This same strategy can also be applied to taking over another family’s influence. In order to weaken them, players will have to put out hits on their made men. Executing Capos and under-bosses will have the other family running scared. Of course, taking out these baddies is not simply as easy as putting a bullet in their noggin. You may have to throw them off a building, strangle them, or run them over with a car to be sure the other family gets the message. Finding out these goombas’ whereabouts and their kill condition is simply a matter of doing favors for people around town. In exchange, these contacts will give you information essential to taking out rival made men permanently.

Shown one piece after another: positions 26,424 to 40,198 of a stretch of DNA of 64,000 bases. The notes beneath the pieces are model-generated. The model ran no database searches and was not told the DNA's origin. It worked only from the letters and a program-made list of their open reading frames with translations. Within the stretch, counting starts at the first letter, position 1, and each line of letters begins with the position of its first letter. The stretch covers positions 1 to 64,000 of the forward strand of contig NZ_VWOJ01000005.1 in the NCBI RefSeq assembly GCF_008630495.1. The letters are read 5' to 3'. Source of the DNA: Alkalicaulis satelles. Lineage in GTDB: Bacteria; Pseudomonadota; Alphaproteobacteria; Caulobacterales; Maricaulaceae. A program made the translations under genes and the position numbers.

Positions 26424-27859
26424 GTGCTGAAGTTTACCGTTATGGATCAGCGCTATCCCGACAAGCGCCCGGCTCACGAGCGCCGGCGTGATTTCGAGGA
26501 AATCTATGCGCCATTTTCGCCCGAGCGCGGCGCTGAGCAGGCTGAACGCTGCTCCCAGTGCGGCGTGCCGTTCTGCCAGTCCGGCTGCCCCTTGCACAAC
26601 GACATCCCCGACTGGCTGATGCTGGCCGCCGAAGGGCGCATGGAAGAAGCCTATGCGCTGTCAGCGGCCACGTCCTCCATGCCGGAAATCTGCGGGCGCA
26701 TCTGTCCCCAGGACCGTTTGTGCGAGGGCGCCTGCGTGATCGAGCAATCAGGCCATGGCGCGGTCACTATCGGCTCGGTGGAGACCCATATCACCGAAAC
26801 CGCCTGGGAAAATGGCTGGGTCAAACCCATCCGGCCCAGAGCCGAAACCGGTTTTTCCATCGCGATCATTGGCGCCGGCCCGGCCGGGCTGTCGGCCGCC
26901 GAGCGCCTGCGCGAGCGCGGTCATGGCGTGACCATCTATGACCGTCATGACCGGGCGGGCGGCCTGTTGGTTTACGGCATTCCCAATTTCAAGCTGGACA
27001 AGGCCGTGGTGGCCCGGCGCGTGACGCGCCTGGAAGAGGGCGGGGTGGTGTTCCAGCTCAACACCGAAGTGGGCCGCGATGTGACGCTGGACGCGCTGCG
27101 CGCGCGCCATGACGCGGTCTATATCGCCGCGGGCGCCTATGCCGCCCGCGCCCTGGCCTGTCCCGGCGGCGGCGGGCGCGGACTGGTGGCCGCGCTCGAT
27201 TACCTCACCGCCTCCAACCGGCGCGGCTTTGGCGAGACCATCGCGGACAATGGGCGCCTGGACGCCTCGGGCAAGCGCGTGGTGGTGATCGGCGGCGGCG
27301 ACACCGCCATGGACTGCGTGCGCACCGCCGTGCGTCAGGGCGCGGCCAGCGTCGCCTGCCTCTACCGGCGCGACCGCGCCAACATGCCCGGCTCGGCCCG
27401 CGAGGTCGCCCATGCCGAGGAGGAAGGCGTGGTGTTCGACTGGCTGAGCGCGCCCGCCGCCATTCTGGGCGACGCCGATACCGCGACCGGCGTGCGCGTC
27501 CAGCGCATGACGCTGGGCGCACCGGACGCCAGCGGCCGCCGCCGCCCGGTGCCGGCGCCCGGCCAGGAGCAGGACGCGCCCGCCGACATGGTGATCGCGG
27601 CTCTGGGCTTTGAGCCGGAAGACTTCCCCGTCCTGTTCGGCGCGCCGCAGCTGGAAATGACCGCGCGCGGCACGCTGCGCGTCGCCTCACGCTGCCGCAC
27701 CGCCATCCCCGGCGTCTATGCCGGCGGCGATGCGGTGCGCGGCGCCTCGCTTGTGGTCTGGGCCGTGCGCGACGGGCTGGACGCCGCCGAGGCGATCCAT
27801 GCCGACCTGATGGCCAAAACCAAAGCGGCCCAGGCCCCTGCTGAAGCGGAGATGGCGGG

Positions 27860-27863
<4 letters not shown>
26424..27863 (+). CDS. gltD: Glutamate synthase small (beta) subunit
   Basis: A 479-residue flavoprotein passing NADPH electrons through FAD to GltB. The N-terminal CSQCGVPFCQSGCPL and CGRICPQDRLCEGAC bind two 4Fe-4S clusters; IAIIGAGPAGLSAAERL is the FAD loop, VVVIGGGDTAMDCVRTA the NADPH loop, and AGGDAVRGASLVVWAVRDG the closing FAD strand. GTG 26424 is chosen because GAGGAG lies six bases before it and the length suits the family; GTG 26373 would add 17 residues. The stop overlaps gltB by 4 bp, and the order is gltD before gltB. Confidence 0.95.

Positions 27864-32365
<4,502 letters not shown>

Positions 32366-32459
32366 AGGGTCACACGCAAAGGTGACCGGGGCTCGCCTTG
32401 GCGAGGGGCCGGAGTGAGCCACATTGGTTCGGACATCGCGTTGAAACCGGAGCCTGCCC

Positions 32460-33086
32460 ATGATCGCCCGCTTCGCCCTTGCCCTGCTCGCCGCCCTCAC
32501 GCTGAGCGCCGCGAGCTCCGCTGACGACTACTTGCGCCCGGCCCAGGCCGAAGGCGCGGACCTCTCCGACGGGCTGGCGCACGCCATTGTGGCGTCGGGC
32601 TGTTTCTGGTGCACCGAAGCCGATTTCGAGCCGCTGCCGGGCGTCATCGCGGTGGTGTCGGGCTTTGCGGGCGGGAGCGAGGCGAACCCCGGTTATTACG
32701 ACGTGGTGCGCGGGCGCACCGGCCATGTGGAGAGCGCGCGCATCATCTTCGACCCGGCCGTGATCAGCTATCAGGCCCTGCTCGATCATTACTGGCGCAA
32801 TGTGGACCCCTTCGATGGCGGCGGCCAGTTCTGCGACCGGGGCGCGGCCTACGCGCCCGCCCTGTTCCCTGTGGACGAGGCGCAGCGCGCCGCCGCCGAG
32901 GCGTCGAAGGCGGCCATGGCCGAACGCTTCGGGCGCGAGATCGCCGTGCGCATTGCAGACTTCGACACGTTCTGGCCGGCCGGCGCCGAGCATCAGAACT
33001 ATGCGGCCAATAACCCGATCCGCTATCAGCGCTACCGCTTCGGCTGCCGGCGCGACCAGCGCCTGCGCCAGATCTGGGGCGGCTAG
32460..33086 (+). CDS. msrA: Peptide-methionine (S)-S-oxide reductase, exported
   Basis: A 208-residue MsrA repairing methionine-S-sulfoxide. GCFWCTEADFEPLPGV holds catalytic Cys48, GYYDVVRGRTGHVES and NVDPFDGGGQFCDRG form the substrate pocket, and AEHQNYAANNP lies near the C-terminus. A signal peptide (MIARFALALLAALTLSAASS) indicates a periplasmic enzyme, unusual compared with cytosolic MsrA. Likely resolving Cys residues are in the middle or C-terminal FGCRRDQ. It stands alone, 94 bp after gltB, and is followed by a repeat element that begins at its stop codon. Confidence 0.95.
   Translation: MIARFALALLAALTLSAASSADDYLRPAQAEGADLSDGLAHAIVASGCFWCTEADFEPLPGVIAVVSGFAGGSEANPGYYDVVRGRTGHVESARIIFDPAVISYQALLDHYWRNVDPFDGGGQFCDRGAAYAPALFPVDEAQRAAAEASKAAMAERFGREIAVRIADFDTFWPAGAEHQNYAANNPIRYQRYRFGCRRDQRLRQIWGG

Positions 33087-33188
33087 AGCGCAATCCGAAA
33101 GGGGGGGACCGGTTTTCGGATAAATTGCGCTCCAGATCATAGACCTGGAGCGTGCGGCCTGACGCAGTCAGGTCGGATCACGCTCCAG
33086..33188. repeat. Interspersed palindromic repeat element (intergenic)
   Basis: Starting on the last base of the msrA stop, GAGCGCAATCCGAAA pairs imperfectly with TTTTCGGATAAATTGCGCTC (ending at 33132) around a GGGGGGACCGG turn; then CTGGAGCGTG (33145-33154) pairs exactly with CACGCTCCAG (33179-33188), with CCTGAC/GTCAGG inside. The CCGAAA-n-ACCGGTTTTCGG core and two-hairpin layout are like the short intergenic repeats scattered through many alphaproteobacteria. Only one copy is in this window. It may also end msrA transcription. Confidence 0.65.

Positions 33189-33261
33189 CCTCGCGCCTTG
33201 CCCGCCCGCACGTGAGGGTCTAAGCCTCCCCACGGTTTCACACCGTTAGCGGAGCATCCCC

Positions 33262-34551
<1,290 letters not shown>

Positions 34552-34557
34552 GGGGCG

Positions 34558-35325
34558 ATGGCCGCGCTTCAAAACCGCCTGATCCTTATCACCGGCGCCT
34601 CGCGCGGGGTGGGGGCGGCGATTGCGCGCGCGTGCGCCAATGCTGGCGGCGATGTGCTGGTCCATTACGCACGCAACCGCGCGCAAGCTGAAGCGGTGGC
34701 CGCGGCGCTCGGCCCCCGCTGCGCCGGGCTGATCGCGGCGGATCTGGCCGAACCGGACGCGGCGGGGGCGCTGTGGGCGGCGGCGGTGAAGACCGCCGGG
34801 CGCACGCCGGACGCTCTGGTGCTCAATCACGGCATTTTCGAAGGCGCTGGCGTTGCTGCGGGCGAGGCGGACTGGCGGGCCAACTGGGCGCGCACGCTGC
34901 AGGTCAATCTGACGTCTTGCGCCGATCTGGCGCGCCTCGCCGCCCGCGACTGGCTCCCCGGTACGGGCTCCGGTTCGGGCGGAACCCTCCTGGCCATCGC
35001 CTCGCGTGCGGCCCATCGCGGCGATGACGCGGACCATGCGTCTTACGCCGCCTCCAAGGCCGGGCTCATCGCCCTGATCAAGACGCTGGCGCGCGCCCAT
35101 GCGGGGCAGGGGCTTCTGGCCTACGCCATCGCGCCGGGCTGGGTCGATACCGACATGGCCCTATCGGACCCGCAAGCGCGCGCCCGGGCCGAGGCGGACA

The favor system is further expanded by enforcing the will of more influential figures. Rather than just roughing up a dead beat boyfriend or rubbing out a problematic mother-in-law, you’ll actually hobnob with leaders and officials. Doing so will give you more influence and allow you to cal in favors at anytime. This will help get your army out of jail more quickly, instantly revive fallen comrades, and even get your business rebuilt after a bombing.